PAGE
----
Visual Studio offers other compilers, including VB.NET, C, C#, C++ just to name a couple, and now the "Microsoft Code-Plex" is offering a free install for Visual Studio and Arduino. The install can be found at
The download location may change.
Python is also a very popular programming language and is cross platform, it's a great language to learn and is ver flexable, like C# it's a suggested programming language to use for development of the Arduino
Getting familiar with Arduino:
Below are a few really cool Arduino Projects, along with more details on how to use specific things with the Arduino, including that smart phone. Most of the "Sketches" below are usefull, or at the very least fun to try.
You can start with something complex or simple, however I sugges that you jump in with both feet. Don't be shy, all you're going to do is learn regardless of where you're at, if you start out too complicated and start over with something a little easier you'll still retain some of the information from the complex project.
Here is something interesting... The Arduino Clock
Attached is a simple sketch to use with a LCD screen and six buttons.
You can view or download the code by clicking on the image, it's open source so you can change it in any way you like. If you choose to Download the sketch, simply Highlight the text and past it into the Arduino GUI.
The "Sketch" is for the 1602 LCD Keypad Shield and Arduino. It works with the Arduino Duemilanove, UNO, MEGA2560, and the MEGA1280.
What is a sketch?
A sketch is a document written in C# for Arduino. The document is compiled by using the GUI (Graphical User Interface), and can be uploaded to the "AVR" Intergrated Circuit the same way.
Uploading information to an Intergrated Circuit like the AVR on the Arduino is known as "Flashing". Arduino has provided a great program for anyone new to programming and anyone without "ISP" installers. The tool allows you to Flash the device by inserting C# language.
Click on the image for a sketch that uses a "momentary button or switch" and the "8 relay Joy-To-The-World" sketch together.
The sketches used to acheive the objective:
Click on the image to see the result!
The nice thing about this sketch is that any sketch can be launched by tripping a sensor or by pressing a button.
Click on the image to download a free Arduino 8-Relay "Joy to the world" Sketch.
The Sketch switches 8 relays on and off as if playing "Joy to the world", simply use the Arduino GUI and past the contents of the text file into it, click on the "Compile" button, then "Upload".
That's it, if your relays are connected to the proper pins, in this case pin numbers:
"2 3 4 5 6 7 8 9"
you will hear the relays click on and off.
Have fun and be safe!
By clicking on the image to the right you can view or download a simple Servo Motor Sketch.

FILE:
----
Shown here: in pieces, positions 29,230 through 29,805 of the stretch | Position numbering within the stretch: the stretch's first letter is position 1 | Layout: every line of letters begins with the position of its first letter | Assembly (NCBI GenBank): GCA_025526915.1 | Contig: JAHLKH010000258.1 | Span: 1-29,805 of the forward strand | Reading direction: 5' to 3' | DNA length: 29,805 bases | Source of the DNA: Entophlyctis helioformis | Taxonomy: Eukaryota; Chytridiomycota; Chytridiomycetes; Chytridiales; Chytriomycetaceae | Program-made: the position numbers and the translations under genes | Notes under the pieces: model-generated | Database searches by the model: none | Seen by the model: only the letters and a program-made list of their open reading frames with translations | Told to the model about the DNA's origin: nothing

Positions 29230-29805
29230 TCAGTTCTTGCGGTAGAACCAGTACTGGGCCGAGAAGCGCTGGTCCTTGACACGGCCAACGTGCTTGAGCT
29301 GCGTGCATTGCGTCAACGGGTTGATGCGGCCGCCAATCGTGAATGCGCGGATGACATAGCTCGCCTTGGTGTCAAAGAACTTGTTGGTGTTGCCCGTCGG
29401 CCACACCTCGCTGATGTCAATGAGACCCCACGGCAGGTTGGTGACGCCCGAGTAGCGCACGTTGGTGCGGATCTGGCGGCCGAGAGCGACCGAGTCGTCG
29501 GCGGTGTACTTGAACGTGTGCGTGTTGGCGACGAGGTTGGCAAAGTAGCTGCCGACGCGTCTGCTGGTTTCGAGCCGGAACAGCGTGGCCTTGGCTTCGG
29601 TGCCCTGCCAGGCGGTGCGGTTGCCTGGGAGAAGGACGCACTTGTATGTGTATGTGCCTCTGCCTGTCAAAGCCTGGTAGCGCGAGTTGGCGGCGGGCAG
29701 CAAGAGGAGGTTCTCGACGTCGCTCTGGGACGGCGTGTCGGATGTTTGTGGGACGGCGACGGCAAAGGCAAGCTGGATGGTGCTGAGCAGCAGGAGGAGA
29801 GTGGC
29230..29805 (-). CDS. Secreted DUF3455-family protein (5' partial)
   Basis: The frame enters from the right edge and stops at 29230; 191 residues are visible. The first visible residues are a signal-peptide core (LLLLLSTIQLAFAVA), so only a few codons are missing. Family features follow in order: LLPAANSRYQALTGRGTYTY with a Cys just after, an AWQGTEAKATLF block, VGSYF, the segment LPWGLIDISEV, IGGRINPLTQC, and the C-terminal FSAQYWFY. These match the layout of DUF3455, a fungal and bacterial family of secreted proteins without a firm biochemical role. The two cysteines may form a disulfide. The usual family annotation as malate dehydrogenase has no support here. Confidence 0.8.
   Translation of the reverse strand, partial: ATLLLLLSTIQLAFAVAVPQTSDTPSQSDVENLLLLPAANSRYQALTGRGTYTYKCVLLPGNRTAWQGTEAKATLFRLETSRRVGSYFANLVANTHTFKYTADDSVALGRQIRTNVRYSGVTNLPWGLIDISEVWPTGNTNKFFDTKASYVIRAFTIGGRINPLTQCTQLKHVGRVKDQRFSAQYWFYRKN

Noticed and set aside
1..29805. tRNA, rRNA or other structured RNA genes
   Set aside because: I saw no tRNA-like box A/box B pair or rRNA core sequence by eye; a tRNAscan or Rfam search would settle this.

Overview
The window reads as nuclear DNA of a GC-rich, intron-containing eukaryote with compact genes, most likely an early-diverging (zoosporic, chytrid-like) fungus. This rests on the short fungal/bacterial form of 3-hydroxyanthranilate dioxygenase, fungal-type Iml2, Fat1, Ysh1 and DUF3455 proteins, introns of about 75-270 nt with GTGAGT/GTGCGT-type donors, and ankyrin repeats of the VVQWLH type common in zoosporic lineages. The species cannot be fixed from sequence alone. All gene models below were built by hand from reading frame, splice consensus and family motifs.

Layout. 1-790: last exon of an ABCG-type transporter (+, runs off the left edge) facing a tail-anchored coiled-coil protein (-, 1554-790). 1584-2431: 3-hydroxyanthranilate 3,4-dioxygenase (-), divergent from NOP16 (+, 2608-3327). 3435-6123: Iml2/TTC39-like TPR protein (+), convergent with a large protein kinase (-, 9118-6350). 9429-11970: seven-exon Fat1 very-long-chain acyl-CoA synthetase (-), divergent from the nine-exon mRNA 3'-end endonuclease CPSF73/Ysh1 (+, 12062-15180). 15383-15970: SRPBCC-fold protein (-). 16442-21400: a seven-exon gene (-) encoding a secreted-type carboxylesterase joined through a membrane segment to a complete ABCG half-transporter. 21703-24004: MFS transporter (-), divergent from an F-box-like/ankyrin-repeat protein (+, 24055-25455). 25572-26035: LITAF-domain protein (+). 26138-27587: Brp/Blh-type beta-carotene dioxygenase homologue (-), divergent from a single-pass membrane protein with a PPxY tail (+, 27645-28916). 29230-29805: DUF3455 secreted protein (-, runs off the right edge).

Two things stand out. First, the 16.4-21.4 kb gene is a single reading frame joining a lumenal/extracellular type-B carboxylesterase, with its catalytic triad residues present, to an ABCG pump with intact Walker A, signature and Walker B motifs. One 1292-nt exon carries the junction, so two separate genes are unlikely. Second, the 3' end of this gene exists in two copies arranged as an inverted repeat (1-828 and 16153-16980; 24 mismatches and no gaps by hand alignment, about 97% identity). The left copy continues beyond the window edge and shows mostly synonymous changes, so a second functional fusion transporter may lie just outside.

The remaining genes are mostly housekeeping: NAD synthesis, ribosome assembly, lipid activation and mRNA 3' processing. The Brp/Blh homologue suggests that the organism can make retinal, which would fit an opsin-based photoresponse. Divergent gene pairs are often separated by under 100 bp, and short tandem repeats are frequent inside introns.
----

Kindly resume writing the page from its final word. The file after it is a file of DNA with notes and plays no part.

the sketch is written in C# and easy to understand. It is intended to be a simple example and will help with setting a motor speed.
Click on the image to the right to visit a website that describes how to use your smart phone with your Arduino of choice and a Android Smart Phone.
Android is an Open-Source Operating System for smart phones, it's owned by Google and is free for anyone to install and use unlike its competition. because anyone can use Android lost of people hack it and change the operating system to do crazy cool things with a Smart Phone and Arduino.
A christmas tree sketch, Automate a Christmas tree using this Sketch.
You can turn a tree into a robot, have lights turn on and off, switch on a servo or two and have the mouth and ears move, even connect it to the web with the help of the Twitter. Arduino is great fun for everyone.
Try it out and see what you can come up with, the code is pretty self explanitory.
With the Ethernet sheild for Arduino you can use Twitter to control things, or setup a web-server with the Arduino.
By clicking on the image to the right you can find out how to use Twitter with any Arduino.
By clicking on the image on the right you will find instructions for making a Tweetable Coffee Pot.
On your way into work and have some coffee to brew? Just tweet your Coffee maker and have it brew a pot of coffee.
The Atmel AVR:
Atmega 168 related links
Sketches and data:
http://www.instructables.com/id/ServDuino-Arduino-Webserver/step7/Programming/ web server programming samples
Some of the obove examples can also be found under examples in the free Arduino GUI, for more complicated ideas remember the importance of a flow-chart.
http://www.instructables.com/id/Tweet-a-Pot-Twitter-Enabled-Coffee-Pot/ Tweet a pot of coffee
So what is Arduino and how do you use it to control a Mill, 3D printer or a lathe?
Well, after some research I have discovered that the best driver board to use is dependent on the stepper motor you would like to drive, in my case I am using Nema size 17 motors, they are high torque motors requiring 2.5A and 12V. I will also be using the Atmega328 found on the Duemilanove, the older of the Arduino boards, being this is an older board you may have something a bit more recent like the Arduino 2560, don't worry it will work.